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Pepper Spray on Demonstrators OK'd by Judge, New Police Guidelines

by Nicholas Wilson

Find other articles in the Monitor archives about police use of pepper spray

In a case closely watched around the nation, a judge canceled a second jury trial and ruled that it was not excessive force when police swabbed pepper spray in the eyes of nine Humboldt County forest activists a year ago.

Although a retrial was set for November, federal District Judge Vaughn Walker chose to decide the case himself on October 26, approving a defense motion for a directed verdict in favor of the police. An appeal of the ruling has been filed.

Judge calls pepper spray "negligible risk"
A San Francisco trial of the case in August ended with a hung jury. For the retrial, the activists replaced their legal team with noted San Francisco lawyer J. Tony Serra and Berkeley lawyer Brendan Cummings.

"It's a green light to torture," said Serra. "Anyone who has seen the video knows it's torture." He said he was "aghast" that Walker had not allowed the case to go to a new trial. "Justice has been dealt a body blow."

Attorney Cummings said, "The judge's ruling basically states that no reasonable juror could conclude that the police violated the plaintiffs' constitutional rights by rubbing pepper spray into their eyes. Given that at least half the jurors felt that it was an unconstitutional violation, and that much of America and the world was outraged by it, it's an incomprehensible ruling."

The motion approved by Judge Walker was originally filed midway through trial, after lawyers for the forest activists had presented their evidence. When Walker responded by saying that he would delay his decision, one of the plaintiffs' lawyers confided to the Monitor that he was concerned the judge might sit on that motion until after a jury verdict, then use it to overturn the jury's verdict if it was for the activists.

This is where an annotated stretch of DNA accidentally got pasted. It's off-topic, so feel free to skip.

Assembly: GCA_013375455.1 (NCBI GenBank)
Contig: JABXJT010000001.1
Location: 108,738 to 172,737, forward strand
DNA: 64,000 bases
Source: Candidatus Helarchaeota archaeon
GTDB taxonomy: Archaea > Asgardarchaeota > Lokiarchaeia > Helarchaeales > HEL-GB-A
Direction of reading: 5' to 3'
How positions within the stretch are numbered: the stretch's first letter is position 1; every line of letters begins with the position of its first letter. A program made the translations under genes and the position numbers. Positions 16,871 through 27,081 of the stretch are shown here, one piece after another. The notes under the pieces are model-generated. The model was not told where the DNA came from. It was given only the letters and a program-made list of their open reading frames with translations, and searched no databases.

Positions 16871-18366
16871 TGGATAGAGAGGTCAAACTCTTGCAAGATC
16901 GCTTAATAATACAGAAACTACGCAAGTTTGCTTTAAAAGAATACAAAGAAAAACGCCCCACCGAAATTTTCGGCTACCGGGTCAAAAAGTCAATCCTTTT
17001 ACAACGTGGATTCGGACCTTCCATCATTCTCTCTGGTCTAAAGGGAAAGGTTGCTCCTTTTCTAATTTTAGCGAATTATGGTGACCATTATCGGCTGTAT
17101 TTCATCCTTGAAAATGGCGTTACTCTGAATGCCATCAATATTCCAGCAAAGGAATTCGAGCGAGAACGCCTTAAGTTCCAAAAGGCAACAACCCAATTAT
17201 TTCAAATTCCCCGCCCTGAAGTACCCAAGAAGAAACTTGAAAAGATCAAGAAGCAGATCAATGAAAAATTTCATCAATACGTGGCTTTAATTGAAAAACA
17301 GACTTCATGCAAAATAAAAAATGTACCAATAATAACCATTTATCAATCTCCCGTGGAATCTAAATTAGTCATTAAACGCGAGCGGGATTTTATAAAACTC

When Judge Walker accepted the jury's statement that it was split 4-4, he told them not to feel bad because "reasonable people can differ" over the use of pepper spray in this way. Apparently he changed his mind in the three months between the end of the trial and his long-delayed ruling on the motion.

In his ruling, the judge wrote: "The uncontroverted evidence presented at trial unequivocally supports the conclusion that the officers acted reasonably in using OC (pepper spray) as a pain compliance technique in arresting plaintiffs ... and no reasonable juror could conclude otherwise."

Walker opined that the law did not require police to use the least force possible, and that they could reasonably conclude that using pepper spray was a safer alternative than using grinders to cut them out of the steel pipes protecting their arms.

He also found that "the force used was merely the infliction of transient pain without significant risk of physical injury.... The negligible risk, if any, associated with OC spray as used by defendants cannot be deemed sufficient to render the defendants' use of force unreasonable...."

Humboldt sheriff renewed use of pepper spray before Walker's ruling
Noel Tendick, one of the forest activists in the case, said he was "shocked" at Walker's ruling. "We feel that the use of pepper spray on nonviolent demonstrators is unreasonable and a violation of our civil rights."